GOP will take control of county council

By Warren Cornwall

Herald Writer

The Republican takeover of the Snohomish County Council was upheld by absentee ballot counts Friday, giving the GOP control of the council for the first time since 1989.

The victories by Republicans John Koster in the 1st District and Jeff Sax in the 5th District already had people predicting a shift in the council’s political direction.

"My six years here as the lone Republican has been an extremely interesting experience for me," said councilman Gary Nelson. "As President Bush said, ‘Help is on the way.’ "

How that will distill into legislation remains to be seen. But it could mean increased skepticism toward tax increases, an unwinding of recent land-use regulations, a push for more deputies, and differences between a Republican council and a Democratic county executive, according to an examination of voting histories and comments from candidates and council observers.

The switch won’t be complete until January, when Sax and 4th District Democrat Dave Gossett are sworn in. Koster will join as soon as the voters are certified Nov. 21, because Ashley was appointed to finish a term.

Jeff Sax

That will place the three Republicans in command, accompanied by Democrats Gossett and Kirke Sievers. Sievers and Nelson come up for election in 2003.

Koster defeated incumbent Mike Ashley with 52 percent of the vote to 45 percent. Sax beat incumbent Dave Somers by four percentage points, according to Friday’s results. Gossett beat Republican Dave Schmidt by 6 percent. Election officials had counted nearly all ballots by Friday.

County Executive Bob Drewel and Nelson extended olive branches to each other Friday.

"It would be my feeling that the council would try to reach out to make sure that we have very few differences" with the executive, Nelson said.

The council will almost certainly shift direction, Drewel said. However, "We are fully prepared to work with and cooperate with the new leadership of the county council."

It’s too early to say what will be on the agenda in coming years, Nelson said. But he ticked off a list of subjects that could get attention, including environmental and land-use regulations, sheriff’s staffing, bidding processes for county contracts and growth in county staffing.

Land-use regulations could be some of the most closely watched. The housing industry was a major source of money for the Koster and Sax campaigns, while environmental groups were top contributors to Ashley and Somers.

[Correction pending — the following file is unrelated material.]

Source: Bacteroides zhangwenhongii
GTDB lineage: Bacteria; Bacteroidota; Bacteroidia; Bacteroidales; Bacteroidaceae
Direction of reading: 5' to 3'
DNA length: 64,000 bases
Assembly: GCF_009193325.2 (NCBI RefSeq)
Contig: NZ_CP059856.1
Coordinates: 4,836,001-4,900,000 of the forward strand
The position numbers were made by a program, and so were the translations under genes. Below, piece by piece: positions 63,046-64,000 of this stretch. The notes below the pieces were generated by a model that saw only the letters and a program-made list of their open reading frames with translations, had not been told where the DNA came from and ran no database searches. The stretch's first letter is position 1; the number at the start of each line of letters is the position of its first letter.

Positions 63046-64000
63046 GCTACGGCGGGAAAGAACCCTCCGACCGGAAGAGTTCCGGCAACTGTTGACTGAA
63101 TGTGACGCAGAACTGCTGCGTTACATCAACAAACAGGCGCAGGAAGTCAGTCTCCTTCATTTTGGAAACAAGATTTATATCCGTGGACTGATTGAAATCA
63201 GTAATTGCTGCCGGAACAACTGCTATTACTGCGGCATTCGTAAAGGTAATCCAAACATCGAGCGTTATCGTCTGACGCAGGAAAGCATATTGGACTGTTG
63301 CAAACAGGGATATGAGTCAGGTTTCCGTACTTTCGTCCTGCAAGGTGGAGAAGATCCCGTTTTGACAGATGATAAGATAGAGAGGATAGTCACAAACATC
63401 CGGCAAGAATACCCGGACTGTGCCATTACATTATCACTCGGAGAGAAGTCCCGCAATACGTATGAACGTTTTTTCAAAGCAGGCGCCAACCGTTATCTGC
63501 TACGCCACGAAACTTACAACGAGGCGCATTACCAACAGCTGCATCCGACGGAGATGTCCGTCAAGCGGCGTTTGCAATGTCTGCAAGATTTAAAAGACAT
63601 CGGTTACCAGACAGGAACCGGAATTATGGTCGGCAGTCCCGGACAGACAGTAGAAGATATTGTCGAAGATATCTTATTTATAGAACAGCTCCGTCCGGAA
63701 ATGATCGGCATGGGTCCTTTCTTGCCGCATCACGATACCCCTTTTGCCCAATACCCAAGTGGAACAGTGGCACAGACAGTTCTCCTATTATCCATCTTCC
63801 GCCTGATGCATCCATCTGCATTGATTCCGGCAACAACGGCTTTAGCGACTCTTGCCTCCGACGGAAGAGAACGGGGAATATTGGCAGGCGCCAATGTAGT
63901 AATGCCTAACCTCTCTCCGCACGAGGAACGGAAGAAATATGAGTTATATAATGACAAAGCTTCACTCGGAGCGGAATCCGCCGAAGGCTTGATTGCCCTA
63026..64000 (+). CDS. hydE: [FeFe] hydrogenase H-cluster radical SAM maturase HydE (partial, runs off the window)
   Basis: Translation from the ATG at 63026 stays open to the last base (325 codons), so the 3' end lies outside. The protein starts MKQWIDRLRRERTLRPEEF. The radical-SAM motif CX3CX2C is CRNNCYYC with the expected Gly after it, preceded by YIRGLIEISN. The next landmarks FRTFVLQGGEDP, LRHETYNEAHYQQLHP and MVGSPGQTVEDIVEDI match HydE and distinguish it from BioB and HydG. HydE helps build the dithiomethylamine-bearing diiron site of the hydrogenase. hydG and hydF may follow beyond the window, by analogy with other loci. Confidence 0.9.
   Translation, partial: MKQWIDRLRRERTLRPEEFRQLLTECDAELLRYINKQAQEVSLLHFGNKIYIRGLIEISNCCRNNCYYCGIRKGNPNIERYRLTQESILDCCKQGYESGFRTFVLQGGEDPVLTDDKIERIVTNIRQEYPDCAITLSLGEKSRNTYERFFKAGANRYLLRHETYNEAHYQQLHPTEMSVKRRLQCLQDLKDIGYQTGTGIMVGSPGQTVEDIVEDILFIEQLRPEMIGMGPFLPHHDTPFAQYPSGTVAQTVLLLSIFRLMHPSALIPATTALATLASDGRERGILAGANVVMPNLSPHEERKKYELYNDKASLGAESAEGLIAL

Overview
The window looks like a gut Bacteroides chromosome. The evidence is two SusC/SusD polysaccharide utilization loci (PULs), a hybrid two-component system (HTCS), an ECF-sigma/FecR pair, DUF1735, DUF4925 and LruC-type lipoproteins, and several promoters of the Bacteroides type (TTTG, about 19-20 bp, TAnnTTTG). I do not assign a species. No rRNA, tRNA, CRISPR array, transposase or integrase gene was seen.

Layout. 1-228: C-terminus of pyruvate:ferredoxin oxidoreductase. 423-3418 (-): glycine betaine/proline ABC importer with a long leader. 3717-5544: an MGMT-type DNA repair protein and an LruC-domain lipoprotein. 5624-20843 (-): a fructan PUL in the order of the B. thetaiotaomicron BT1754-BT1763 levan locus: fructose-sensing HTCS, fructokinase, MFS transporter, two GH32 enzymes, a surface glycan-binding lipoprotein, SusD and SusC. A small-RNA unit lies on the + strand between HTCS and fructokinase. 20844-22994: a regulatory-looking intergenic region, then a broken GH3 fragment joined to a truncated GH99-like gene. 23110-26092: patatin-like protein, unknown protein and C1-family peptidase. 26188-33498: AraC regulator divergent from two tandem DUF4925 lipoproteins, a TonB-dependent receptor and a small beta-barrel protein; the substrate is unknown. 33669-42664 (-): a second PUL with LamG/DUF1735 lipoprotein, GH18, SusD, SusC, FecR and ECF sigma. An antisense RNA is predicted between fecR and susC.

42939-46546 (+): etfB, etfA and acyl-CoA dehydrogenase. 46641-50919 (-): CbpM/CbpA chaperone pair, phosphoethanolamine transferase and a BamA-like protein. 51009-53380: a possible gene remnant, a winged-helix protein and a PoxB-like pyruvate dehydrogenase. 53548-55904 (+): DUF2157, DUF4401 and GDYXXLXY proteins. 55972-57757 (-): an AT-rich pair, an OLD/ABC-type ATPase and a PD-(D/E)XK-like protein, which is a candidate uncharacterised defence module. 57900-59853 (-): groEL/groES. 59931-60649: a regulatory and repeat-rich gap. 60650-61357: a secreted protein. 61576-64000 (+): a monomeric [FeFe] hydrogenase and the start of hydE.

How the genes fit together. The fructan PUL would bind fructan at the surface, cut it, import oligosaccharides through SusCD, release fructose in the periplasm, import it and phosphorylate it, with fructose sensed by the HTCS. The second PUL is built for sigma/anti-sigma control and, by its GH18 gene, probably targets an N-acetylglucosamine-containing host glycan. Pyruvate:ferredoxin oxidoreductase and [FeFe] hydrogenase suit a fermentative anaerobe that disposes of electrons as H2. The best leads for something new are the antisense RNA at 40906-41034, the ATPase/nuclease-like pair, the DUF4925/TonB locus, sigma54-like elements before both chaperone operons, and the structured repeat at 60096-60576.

"I think there’s going to be a dramatic change in the council direction," said Mike Pattison, lobbyist for the Snohomish County-Camano Association of Realtors. "The concerns of private property owners and the issue of affordable housing will be given priority that they didn’t receive under the current council."

The current council has tightened land use regulations against the protests of the housing industry. Sax and Koster, meanwhile, have said they oppose a recent vote limiting housing density on developments near cities.

Steven Greenebaum, executive director of the Edmonds-based Citizens for Environmental Responsibility, said the campaign rhetoric from Republicans favored a return to the unregulated growth of past years. What did he think would be the new policy direction?

"Unfettered development," he said.

Debates over tax increases may have been partly trumped by Initiative 747. While Koster and Sax had voiced opposition to Drewel’s proposal to raise a portion of the property tax by 6 percent, the initiative caps increases at 1 percent.

Koster shied away from saying what measures he wanted to pursue right away. "The first thing I’ve got to do is get my wheels down, get oriented," he said.

Sax, meanwhile, said he first wanted to see a thorough audit of county operations to find out how money was being spent. He also vowed to press for more deputies, saying Sheriff Rick Bart should get the additional 47 deputies he is seeking.

"I would like to see Sheriff Bart’s budget for this year approved," he said.

The Democrats could still leave their mark on several important pieces of legislation before the switch.

Just a day after the election, the council voted 3-2 for new growth limits around Lake Stevens. Sievers and Nelson voted against it.

The council on Nov. 19 begins hearings on the 2002 budget, and could vote within days. That budget proposal from Drewel includes money for five more deputies. Drewel has said the fiscal pressures mean the county can’t afford the dozens of deputies sought by Bart.

You can call Herald Writer Warren Cornwall at 425-339-3463 or send e-mail to

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